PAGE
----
Sample size

Sample size details have been described previously (24). The sample size was selected a priori to provide adequate power for the primary activity outcome (workplace sitting time); not the secondary productivity outcomes. In the absence of good data regarding minimal clinically important differences, our minimum difference of interest was set at a “medium” effect size [0.5 standard deviation (SD)].

Statistical analyses

Analyses were performed in Stata Version 15 (StataCorp LLC, College Station, TX, USA) and R version 3.4.2 (R Core Team, Vienna, Austria) with statistical significance set at P<0.05, two-tailed. Interactions are reported at P<0.1. Due to the absence of evidence regarding what might be minimal clinically important differences for the HWQ and WLQ, outcome variables were modelled as a ratio of the baseline standard deviation (outcome / baseline standard deviation), yielding standardized effect sizes that can be considered small (0.2), medium (0.5) or large (0.8) based on the commonly-accepted criteria for doing so. Standardization of scores also facilitated comparisons between results for the various outcomes. Intervention effects and changes within groups were determined using linear mixed models. Models included fixed effects of group (intervention/control), time (3/12 months), the group×time interaction, baseline values of the outcome, potential confounders, random intercepts for workplace (REML estimation), and used an unstructured variance-covariance structure for the repeated measures. From a list of all potential confounders that was first identified a priori, models were adjusted for potential confounders if associated with the outcome at P<0.20 in backwards elimination, along with baseline values of the outcome, age, and gender (see supplementary table S2). Estimates of change within groups, differences between groups (ie, intervention effects), and the comparisons of initial and longer-term effects were obtained from marginal means and pairwise comparisons of marginal means.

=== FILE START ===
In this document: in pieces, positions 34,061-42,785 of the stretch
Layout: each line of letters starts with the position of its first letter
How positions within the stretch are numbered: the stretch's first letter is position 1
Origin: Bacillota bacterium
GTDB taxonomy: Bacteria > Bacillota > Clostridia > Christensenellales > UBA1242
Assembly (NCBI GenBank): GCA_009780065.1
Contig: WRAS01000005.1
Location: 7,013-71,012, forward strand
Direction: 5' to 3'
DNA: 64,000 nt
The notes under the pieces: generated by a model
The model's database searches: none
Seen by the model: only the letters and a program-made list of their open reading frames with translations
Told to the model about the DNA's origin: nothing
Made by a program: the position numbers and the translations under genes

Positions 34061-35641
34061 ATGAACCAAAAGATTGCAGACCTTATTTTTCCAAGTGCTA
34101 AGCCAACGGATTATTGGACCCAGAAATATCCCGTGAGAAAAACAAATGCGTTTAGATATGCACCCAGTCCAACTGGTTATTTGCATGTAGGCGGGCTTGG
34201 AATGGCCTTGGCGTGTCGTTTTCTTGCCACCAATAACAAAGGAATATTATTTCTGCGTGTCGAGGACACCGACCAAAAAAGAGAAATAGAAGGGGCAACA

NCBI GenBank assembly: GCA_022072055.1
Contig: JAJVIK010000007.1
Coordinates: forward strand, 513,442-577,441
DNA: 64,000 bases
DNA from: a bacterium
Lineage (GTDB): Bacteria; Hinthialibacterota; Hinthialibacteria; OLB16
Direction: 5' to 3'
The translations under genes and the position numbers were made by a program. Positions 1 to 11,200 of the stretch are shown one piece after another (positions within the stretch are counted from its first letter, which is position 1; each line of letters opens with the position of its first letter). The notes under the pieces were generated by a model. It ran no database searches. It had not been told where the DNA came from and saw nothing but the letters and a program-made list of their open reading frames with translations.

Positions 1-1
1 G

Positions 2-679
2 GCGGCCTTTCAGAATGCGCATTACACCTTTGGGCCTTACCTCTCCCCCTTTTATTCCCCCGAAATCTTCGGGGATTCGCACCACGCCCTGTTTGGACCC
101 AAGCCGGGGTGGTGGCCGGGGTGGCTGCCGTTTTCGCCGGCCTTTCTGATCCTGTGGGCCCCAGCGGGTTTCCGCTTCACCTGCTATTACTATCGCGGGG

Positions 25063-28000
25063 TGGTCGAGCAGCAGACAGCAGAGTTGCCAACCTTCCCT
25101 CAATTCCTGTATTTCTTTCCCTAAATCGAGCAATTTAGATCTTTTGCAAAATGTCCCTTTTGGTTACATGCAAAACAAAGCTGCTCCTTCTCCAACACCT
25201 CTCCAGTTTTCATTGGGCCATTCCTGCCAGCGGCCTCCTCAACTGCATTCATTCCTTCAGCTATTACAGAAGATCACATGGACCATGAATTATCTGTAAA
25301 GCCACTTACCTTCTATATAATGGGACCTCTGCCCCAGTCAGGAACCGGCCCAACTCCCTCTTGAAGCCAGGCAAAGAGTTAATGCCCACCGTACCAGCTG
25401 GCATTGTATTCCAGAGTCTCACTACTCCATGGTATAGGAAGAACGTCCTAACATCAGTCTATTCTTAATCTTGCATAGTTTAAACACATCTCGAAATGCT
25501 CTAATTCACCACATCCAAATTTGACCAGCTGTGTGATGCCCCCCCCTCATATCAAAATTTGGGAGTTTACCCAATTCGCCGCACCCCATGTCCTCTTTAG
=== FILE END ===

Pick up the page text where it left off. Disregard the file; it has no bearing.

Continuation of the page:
Evaluable case analyses were used, with sensitivity to missing data assumptions evaluated. Activity data were included with a 1-valid-day minimum requirement (monitor worn for ≥80% of waking hours and for ≥10 hours when waking hours were inferred from movement). Missing data were imputed by chained equations, with m = 50 imputations. Imputation models included the analytic variables, cluster, and any variables that showed an association with the odds of missing data at P<0.2 (supplementary table S3).